A long time ago, there was just water. Than, the islands arose. Washed and shaped by the forces of the sea and carried by the wind grains of sand piled up in the shallow waters. The resulting sand islands began to move south-east – towards the European main land – due to the strong and constant west and northwest winds typical for the North Sea.


On their surfaces grains of sand are washed up at the coast and blown over the beach. Piling up as soon as they hit an obstacle, Embryo Dunes are formed. Wind blowing over those sand islands erodes sand from the windward side of the dune and deposits it at the lee side of the dune. In a slow and continuing process the Embryo Dune moves with the wind, away from the beach and grows larger. Those Young Dunes (Yellow Dunes) can reach a height of 10m or higher on Terschrelling. This small-scale process of drifting exposed sand is called Dune Migration and causes the movement of the islands for thousands of years.

The Dune Migration creates several rows of dunes. The further away from the coast line, the older they are. Those dunes are called Old or Grey Dunes. This dynamic and natural behaviour of the dunes, a constant process of changing and moving, kept Terschrelling and the other islands of the Wadden Sea drifting towards the coast of the main land till the Dutch settled on those islands. The dunes along the coastline served perfectly as a natural form of costal defence. But the wind kept blowing the sand over the island and moving the dunes, so man needed to stop this dynamic process.


By planting vegetation on top of the Young Dunes sand erosion and therefore the drift of the young dunes is prevented. Additionally, a black pine forest was planted on top of the old dunes. Black pines match the nutrition poor soil conditions in the dunes. Since black pine trees are no native species on Terschrelling, they needed to be planted by man. Therefore, nuggets of peat and young pine trees were shipped to the island and planted by hand. The pine tree forest anchors the old dunes in place just as the vegetation but furthermore it changes wind stream (upwards channelling) and thus preventing dune drifting. The dunes and therefore the island of Terschrelling stopped moving. One speaks about Static Dunes now.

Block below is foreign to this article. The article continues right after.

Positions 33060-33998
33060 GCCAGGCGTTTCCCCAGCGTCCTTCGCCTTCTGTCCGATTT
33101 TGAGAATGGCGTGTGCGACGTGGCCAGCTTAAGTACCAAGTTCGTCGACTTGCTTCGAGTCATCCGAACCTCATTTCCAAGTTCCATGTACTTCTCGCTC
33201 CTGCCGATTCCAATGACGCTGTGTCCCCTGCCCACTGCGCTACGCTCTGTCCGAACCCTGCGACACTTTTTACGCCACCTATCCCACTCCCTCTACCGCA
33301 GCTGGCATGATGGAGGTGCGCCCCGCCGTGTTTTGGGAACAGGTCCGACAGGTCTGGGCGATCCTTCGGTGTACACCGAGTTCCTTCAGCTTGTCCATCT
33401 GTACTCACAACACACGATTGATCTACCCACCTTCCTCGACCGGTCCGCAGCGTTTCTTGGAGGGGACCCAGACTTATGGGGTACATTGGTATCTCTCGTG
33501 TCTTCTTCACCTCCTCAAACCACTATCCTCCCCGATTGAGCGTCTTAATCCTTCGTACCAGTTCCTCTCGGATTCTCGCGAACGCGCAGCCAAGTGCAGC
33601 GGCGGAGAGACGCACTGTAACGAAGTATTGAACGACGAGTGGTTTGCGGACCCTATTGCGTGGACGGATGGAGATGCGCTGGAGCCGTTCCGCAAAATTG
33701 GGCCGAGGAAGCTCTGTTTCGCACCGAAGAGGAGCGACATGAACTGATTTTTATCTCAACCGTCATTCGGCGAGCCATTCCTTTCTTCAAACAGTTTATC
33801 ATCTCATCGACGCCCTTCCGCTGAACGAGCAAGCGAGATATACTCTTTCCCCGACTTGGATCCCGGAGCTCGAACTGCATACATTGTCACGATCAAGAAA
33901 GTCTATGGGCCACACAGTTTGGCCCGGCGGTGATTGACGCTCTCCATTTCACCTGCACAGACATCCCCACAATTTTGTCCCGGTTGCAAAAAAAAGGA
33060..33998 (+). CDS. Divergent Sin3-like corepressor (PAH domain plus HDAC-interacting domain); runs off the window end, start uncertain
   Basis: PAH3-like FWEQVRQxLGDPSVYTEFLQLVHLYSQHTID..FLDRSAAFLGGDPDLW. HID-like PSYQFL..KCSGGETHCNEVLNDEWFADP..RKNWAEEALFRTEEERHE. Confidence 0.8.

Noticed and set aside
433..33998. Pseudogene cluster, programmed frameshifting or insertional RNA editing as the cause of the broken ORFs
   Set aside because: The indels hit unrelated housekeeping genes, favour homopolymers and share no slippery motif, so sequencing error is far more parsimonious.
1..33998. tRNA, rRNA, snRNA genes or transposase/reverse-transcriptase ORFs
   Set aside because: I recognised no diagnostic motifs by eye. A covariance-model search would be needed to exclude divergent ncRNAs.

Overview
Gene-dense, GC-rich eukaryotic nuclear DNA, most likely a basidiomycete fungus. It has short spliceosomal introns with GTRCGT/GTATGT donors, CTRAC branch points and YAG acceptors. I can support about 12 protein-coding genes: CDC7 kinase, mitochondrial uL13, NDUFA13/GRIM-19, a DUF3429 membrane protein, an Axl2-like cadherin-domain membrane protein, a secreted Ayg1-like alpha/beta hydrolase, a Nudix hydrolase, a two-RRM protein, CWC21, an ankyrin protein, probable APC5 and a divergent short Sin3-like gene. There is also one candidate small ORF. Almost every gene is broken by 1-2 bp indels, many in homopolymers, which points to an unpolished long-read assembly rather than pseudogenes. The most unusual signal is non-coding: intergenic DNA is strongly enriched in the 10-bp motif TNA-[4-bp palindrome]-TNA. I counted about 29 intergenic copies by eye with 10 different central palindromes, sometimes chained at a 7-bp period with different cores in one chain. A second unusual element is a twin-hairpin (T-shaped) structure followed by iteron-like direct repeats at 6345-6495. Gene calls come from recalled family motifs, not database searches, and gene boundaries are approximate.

Nowadays, the formerly monoculture forest is changing. Deciduous trees have been cultivated and a rich flora and fauna – including numerous birds – can be found. One the first look, one would not imagine the meaning and history of the forest and its location on top of the Old Dunes. But this hidden and invisible story of the place can be experienced. So come to Oerol 2017, meet the old forest at Duinmeertje van Hee and explore its secret history!

forest biotope copy